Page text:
Shortly after, the trail starts as a rock-lined gravel path with its first switchback. It passes past fascinating rock formations on its approach to Table Mountain, where it begins its ascent in earnest.
After climbing 400 feet to the rock’s summit, a small side trail to the right leads to a fantastic view of Heather Meadows and its lovely lakes.
Continue down the somewhat flat “table” top’s south side. The main trail follows the south rim, affording steep vistas down the Chain Lakes Trail and the Swift Creek drainage. Reach the east side of the Table at 1.2 miles for panoramas of Ptarmigan Ridge, Mount Baker, and the Chain Lakes Trail, which lies 400 to 800 feet below.
The trail continues north for another 1.3 miles to a magnificent foreground for views of Mount Shuksan, where two tiny tarns form a lovely foreground. The trail leading north from the tarns is only a scrambling trail that leads to an uphill slope onto the Table Mountain Glacier before dropping precipitously to meet with the Chain Lakes trail 700 feet below.
13. Skyline Divide
9 miles | Moderate | 2,500 Feet Elevation Gain
The Skyline Divide, a 6000-foot-high northward extension of Koma Kulshan, turns into a midsummer haven with unmatched mountain scenery and endless floral meadows.
The hike begins at a trailhead kiosk that is well-signposted. Because the path is rather exposed, we recommend applying sunscreen before this hike.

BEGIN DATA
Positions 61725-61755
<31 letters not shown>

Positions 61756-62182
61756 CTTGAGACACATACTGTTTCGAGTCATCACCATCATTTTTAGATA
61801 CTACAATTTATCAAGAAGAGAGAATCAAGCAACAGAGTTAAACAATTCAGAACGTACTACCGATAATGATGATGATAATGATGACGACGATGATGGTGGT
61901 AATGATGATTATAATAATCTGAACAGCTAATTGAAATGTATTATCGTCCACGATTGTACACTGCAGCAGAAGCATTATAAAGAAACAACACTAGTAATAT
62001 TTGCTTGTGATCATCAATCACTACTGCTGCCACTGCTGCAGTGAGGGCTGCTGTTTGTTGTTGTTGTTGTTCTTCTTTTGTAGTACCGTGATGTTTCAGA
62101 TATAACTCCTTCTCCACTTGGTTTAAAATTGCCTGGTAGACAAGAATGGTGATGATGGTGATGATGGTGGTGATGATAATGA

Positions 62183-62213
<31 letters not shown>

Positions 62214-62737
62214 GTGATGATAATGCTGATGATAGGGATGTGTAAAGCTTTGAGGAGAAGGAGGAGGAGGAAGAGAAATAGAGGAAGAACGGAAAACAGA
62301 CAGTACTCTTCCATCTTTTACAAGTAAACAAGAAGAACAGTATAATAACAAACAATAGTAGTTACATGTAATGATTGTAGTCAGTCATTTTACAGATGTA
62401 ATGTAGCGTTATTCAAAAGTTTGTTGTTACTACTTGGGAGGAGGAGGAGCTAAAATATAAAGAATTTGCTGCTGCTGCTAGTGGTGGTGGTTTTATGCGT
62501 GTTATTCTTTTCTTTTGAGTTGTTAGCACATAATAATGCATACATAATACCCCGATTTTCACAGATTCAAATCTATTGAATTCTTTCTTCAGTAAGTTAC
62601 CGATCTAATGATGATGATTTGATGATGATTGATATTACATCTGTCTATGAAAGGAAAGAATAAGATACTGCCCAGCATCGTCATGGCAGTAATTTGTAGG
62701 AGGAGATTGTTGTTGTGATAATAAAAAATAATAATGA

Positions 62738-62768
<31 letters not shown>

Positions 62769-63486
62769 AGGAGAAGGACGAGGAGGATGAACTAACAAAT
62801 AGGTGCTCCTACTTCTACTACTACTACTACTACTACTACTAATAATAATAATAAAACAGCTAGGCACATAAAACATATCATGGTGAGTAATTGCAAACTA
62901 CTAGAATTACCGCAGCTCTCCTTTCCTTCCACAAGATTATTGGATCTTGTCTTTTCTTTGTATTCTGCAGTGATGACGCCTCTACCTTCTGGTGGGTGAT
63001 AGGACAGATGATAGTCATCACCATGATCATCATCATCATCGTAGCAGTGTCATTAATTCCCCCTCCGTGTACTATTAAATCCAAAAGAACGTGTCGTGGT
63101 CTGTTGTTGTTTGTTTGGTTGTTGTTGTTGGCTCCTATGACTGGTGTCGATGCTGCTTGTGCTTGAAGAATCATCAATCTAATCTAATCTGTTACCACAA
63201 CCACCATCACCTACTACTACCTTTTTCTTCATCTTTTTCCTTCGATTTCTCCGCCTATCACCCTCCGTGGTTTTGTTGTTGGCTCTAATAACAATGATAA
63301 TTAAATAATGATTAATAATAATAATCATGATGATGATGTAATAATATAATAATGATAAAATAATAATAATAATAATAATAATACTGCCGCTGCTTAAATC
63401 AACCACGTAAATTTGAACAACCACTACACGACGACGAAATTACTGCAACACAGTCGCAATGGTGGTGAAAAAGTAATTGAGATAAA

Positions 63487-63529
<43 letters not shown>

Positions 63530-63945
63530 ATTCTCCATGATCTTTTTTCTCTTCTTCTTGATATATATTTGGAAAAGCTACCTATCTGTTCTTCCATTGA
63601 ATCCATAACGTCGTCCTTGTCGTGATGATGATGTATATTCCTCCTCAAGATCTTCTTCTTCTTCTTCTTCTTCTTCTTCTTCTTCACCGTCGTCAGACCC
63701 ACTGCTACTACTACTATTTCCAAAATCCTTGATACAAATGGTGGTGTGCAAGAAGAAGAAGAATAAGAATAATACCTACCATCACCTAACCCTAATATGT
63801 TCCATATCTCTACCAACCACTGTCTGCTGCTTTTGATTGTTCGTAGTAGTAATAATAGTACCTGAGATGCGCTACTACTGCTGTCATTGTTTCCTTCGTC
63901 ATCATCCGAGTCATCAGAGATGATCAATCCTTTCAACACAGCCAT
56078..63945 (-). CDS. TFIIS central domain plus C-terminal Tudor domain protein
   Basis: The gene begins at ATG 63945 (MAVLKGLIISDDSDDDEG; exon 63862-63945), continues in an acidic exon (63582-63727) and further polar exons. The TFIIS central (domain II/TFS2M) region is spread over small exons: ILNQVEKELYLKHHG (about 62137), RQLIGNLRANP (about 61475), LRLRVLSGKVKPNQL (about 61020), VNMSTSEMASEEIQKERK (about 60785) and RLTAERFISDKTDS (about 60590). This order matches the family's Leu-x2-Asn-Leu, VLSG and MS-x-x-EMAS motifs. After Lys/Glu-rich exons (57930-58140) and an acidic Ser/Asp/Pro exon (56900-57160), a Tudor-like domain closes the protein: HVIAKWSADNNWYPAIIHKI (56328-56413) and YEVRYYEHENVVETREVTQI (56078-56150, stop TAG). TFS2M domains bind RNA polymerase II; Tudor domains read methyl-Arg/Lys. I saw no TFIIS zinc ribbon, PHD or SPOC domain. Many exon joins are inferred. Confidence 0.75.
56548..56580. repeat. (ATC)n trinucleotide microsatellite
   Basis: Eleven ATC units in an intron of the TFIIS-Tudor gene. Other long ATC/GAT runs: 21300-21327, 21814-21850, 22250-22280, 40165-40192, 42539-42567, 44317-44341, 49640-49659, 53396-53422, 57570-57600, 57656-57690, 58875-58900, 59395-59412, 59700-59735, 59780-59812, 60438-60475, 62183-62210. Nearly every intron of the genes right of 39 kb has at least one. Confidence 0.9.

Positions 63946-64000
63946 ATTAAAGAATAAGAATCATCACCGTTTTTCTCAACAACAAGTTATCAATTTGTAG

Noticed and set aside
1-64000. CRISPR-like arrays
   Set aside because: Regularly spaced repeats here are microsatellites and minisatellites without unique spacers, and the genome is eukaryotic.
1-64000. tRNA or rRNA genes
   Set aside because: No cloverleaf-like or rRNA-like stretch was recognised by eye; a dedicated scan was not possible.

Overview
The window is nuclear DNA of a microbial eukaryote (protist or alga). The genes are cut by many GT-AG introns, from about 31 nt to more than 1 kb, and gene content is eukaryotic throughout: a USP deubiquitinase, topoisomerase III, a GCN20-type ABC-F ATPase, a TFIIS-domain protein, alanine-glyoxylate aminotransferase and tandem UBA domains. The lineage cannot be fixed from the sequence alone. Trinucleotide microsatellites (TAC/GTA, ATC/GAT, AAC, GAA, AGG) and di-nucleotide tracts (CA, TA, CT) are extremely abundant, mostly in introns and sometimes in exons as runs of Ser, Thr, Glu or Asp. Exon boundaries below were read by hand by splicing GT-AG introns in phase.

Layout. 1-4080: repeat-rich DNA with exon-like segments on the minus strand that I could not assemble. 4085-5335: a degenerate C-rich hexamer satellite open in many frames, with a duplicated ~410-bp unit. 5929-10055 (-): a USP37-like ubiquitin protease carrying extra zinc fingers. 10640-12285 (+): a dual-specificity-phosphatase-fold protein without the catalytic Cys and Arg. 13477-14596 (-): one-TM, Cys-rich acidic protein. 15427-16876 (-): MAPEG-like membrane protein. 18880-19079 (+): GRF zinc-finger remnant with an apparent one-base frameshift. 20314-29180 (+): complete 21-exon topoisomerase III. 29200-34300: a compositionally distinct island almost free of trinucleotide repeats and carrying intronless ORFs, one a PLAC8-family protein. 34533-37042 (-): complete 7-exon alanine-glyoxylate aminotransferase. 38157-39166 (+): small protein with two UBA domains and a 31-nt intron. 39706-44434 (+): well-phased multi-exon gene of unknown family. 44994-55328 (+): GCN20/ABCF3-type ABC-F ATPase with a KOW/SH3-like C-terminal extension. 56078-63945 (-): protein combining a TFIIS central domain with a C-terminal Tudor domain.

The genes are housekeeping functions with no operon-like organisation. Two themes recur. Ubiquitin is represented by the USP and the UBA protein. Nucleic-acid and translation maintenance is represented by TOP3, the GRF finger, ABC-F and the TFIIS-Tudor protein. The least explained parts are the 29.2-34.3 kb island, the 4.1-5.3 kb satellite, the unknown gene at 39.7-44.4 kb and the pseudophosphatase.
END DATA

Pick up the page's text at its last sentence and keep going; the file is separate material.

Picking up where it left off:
The trail climbs 1500 feet in two miles to reach the ridgeline, so the slope is somewhat steep as you pass through a forest of western hemlock, mountain hemlock, and silver fir. Huckleberries grow late in the hiking season, while foamflower blossoms in the summer.
The dedication to trail maintenance by Washington Trail Association (WTA) has resulted in stairs and turnpikes that can resist up to 5000 pairs of boots every year. Fields of wildflowers blossom as you reach the timberline (elevation 5900 feet), and views of Kulshan appear through the woods.
Kulshan confronts you to the south as you burst out onto a ridgeline hill. The non-volcanic Shuksan, Kulshan’s second wife, lies to the east, while the High Divide is to the north. The trail splits to the left, leading to possible camping spots. Pass through the Mount Baker Wilderness on the right. The journey continues for another 2.5 miles along the gently rising ridgeline, passing through five knolls.
12. Horseshoe Bend Trail
2.4 miles | Easy | 220 Feet Elevation Gain
Mount Baker Highway has a hidden beauty that’s low enough to drive year-round and accessible to the entire family. It’s also an excellent site to experience the power of water.
Paddlers and rafters who travel down the North Fork of the Nooksack River, which flows from Mount Shuksan’s glaciers, are in for a wild ride as it cuts past rocks the size of houses and other obstacles in its path.
Take the trail to the left as the roaring river squeezes its way through a tiny ravine. Proceed down a flight of wood stairs leading to the track from the luxury parking area at the river’s side. The trail climbs several stairs in a few hundred yards and enters the more profound and darker wood.
You’ll arrive at an area where a wonderfully positioned seat formerly stood at the river’s side after crossing a log bridge. The bench washed away years ago, but the supports that previously held it are still visible. However, you can still sit on a piece of driftwood and marvel at the Nooksack, which seems to erupt right before your eyes.
You can either continue or turn around at this point. The generally moderate riverbank trail meanders through a forest of gigantic moss-hung firs, hemlocks, and cedars that all but shut out the rain on those gloomy days.